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The Windows Activation Technologies Update for Windows 7, the Windows Genuine patch is designed to detect more than 70 known and potentially dangerous activation hacks, according to a February 11 post about the update on the Windows Team blog. They are planning to push the update first to Windows 7 Home Premium, Professional, Ultimate and Enterprise users via Windows Update later this month, and also plans to make the update available for download via the http://www.microsoft.com/genuine site starting February 16 and on the Microsoft Download Center as of February 17.
A good tool…
Microsoft Exchange Server 2010 introduces the Exchange Deployment Assistant or ExDeploy, a new Web-based tool that can help you with your Exchange deployment. ExDeploy asks you a few questions about your current environment and then generates a custom checklist and procedures that help simplify your deployment.
You can use ExDeploy for the following scenarios:
- Upgrade from Exchange Server 2003
- Upgrade from Exchange 2007
- Upgrade from mixed Exchange 2003 and Exchange Server 2007
- New installation of Exchange 2010
For more info click here
Dumpster is essentially a view stored per folder. Items in the dumpster stay in the folder where they were soft-deleted (shift-delete or delete from Deleted Items) and are stamped with the ptagDeletedOnFlag flag. These items are special-cased in the store to be excluded from normal Outlook views and quotas. In addition, data with this flag cannot be searched or indexed.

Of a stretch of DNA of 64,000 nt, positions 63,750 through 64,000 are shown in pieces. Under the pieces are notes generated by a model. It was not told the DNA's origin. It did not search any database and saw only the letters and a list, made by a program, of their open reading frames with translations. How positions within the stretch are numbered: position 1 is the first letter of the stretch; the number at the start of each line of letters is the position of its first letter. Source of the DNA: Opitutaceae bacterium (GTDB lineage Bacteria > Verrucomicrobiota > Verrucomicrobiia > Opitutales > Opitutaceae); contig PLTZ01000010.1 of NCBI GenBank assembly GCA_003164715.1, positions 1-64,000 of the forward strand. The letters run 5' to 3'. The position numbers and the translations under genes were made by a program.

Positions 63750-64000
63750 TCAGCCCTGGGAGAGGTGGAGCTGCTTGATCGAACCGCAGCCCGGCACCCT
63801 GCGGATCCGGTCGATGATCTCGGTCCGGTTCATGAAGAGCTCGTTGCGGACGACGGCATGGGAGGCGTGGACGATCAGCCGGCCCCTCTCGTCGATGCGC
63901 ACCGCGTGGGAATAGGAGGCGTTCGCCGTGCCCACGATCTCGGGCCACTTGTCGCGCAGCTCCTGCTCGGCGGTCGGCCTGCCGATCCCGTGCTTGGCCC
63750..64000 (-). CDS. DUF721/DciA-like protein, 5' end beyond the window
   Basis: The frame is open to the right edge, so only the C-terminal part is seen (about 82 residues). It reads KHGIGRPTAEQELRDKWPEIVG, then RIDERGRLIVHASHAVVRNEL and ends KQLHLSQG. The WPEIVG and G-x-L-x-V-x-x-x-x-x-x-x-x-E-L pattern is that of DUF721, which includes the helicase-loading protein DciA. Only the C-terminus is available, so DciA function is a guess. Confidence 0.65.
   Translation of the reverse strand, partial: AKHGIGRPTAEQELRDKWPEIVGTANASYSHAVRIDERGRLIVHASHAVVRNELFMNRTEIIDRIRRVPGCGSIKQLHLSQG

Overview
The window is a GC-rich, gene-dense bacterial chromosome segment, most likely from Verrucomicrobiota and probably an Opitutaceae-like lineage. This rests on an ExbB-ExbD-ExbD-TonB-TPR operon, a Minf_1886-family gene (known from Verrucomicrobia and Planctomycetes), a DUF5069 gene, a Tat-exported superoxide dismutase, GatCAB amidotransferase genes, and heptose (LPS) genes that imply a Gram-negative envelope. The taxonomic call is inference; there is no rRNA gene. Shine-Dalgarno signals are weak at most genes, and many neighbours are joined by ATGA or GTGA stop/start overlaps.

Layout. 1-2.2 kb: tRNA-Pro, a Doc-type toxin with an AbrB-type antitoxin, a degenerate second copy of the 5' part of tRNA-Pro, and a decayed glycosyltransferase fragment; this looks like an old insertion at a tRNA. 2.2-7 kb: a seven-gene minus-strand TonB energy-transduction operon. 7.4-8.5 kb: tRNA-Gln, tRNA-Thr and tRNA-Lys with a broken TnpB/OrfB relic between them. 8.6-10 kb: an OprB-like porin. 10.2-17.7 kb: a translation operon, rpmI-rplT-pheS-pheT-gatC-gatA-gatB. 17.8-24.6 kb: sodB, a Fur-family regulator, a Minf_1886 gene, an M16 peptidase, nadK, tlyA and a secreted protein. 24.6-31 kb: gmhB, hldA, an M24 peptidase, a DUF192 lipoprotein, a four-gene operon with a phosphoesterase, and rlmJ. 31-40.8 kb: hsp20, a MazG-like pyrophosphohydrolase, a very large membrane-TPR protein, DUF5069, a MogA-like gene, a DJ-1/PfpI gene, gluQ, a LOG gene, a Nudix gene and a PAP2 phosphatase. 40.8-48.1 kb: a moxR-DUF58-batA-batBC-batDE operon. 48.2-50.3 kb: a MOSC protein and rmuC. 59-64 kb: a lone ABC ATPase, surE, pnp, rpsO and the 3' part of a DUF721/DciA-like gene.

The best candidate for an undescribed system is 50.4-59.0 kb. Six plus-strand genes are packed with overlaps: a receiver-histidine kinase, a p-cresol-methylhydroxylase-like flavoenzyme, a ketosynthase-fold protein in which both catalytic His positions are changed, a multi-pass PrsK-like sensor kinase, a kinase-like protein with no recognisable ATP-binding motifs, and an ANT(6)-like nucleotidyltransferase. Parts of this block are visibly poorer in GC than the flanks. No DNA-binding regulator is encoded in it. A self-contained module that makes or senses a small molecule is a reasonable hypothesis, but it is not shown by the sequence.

Key architectural changes in Exchange 2010 must meet these requirements
- Exchange has to ensure that dumpster data moves with the mailbox.
- Dumpster data must be indexed and discoverable.
- Dumpster must have a quota.
- Exchange has to prevent purging of data from dumpster.
- Exchange has to track edits of certain content.
- Dumpster should be per mailbox and not per folder.
To facilitate these requirements, Dumpster was re-architected, Dumpster 2.0 is no longer simply a view…Dumpster in Exchange 2010 is implemented as a folder called the Recoverable Items and is located within the Non-IPM subtree of the user’s mailbox (note that this is a hidden section of the mailbox and is not exposed to the end user through any client interface). The folder has three sub-folders:
Dumpster data is now indexed and discoverable, can now be moved with the mailbox, and is now stored on a per-mailbox basis rather than a per folder basis. Exchange 2010 includes capability for each mailbox to also maintain an archive mailbox as well. There is a dumpster for both the primary mailbox and the archive mailbox. Data deleted in the primary mailbox is placed in the primary mailbox dumpster, while data deleted in the archive mailbox is placed in the archive mailbox dumpster. Unlike previous exchange server, Exchange 2010 automatically purges items from dumpster 14 days by default and 120 days for calendar items..you can set this up..
Exchange 2010 includes the ability to ensure that data within the mailbox is preserved for a period of time…short term or long term. This feature can be enabled enabled on a per mailbox basis by running the following cmdlet: Set-Mailbox <identity> -SingleItemRecoveryEnabled $true